Looking for research to improve antibiotic stewardship
The International Consortium for Antimicrobial Stewardship in Agriculture (ICASA), one of the largest public-private partnerships focused on antibiotic stewardship in animal agriculture, is issuing two separate calls for research concepts, one to improve detection, treatment and prevention of infectious lameness in pigs and the other to develop new diagnostic methods and technologies that facilitate antibiotic traceability across the beef and pork supply chains. Matching funds are optional for this program.
Mycoplasma hyosynoviae is an organism prevalent in swine herds that can invade the joints and may lead to swelling and lameness. The condition is a major driver of antibiotic use in pigs but is difficult to diagnose by standard laboratory methods. The ICASA Swine Health Working Group is soliciting concepts related to the development of novel diagnostic protocols and procedures to better detect pigs that are infected with M. hyosynoviae, to conduct epidemiological studies, and/or evaluate standard therapeutic strategies that enhance the judicious use of antibiotics for this condition.
Separately, the ICASA Technologies Working Group is seeking projects related to early disease detection, pathogen control or elimination and antibiotic use traceability in beef cattle and pigs. Several states and municipalities require grocers to report numeric data on antibiotic use for meat products. However, producers and suppliers of these products do not have a straightforward method to collect antibiotic use data across their entire supply chains. Additionally, it is unclear how to incentivize the adoption of antibiotic traceability technologies by smaller-scale producers, given the additional time and cost involved in adoption of these tools. ICASA is supporting the development of technologies that may improve antibiotic traceability and economic cost/benefit analyses that consider trade-offs to implementation from multiple perspectives.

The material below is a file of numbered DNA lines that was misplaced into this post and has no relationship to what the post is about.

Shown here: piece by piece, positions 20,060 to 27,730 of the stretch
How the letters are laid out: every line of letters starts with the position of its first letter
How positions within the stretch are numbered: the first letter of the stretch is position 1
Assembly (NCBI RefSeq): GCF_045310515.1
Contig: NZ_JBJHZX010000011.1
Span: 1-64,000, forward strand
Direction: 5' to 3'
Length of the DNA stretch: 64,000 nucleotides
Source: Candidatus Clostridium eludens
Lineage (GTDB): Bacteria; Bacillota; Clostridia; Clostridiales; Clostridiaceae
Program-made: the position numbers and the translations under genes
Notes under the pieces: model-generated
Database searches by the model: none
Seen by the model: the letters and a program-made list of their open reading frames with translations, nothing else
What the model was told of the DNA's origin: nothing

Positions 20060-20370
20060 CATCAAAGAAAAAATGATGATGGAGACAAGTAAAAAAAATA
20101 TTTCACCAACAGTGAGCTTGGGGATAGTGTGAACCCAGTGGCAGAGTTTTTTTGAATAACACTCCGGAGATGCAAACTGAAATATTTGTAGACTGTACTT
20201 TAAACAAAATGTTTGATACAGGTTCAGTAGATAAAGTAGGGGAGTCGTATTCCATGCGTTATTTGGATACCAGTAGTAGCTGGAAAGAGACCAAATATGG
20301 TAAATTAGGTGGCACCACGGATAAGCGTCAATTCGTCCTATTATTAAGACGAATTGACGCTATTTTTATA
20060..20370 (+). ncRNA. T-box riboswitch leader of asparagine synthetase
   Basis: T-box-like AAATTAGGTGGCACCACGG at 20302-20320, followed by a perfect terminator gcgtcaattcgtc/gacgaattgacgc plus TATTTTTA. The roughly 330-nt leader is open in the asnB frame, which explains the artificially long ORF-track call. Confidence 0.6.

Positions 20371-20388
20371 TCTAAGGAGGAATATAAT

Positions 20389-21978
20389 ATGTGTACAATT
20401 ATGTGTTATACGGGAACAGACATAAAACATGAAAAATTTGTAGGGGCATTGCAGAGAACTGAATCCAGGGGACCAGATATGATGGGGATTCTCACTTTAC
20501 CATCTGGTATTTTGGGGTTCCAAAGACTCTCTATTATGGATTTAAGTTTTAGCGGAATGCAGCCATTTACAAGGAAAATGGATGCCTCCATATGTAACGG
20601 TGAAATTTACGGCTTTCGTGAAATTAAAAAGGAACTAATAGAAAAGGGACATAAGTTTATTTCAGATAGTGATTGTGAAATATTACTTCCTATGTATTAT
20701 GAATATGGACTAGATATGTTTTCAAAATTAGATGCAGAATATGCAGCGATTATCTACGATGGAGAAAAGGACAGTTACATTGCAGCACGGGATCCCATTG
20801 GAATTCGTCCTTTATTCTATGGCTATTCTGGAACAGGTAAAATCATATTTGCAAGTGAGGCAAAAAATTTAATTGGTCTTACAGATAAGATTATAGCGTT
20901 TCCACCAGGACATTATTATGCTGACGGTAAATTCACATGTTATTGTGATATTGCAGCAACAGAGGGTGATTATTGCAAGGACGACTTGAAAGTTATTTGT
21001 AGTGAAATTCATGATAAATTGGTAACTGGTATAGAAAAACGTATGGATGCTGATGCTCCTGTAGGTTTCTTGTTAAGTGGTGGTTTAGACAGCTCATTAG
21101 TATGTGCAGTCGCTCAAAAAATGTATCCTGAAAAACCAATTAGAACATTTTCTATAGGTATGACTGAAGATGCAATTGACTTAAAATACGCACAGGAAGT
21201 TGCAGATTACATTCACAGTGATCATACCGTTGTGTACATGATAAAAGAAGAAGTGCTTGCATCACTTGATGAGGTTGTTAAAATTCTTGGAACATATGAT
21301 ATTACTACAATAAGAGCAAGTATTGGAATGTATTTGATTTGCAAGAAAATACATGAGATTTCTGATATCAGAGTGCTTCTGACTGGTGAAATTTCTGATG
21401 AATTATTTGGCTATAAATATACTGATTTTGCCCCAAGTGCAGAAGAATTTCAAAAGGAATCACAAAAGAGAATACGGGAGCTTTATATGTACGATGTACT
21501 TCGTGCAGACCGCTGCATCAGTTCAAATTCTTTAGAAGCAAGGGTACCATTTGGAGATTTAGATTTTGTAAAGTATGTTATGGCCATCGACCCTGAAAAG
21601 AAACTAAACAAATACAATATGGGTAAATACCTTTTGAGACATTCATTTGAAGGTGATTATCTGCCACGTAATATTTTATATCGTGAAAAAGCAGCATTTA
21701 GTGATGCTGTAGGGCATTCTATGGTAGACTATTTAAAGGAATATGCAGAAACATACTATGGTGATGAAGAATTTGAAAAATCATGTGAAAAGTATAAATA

“These two calls for research concepts underscore the need for bold research that improves animal health and welfare while supporting farmer profitability,” said the Foundation for Food & Agriculture Research’s (FFAR) Advanced Animal Systems Scientific Program Director Dr. Tim Kurt. “The tools, technologies and strategies resulting from ICASA-funded research have the potential for real world impact from producer to consumer.”
Full application details for both opportunities are available on FFAR’s website. Applicants must submit their letter of intent by May 12, 2021. Applications will be reviewed by ICASA participants and will be evaluated on a variety of factors including potential for supply chain implementation, potential for impact, likelihood for successful completion, originality, key personnel qualifications and strength of partnerships.
FFAR created ICASA in 2019 to facilitate research that promotes the judicious use of antibiotics, advances animal health and welfare and increases transparency in food production practices. ICASA improves antibiotic stewardship by building cross-sector partnerships among participants representing all stages of the US livestock supply chain.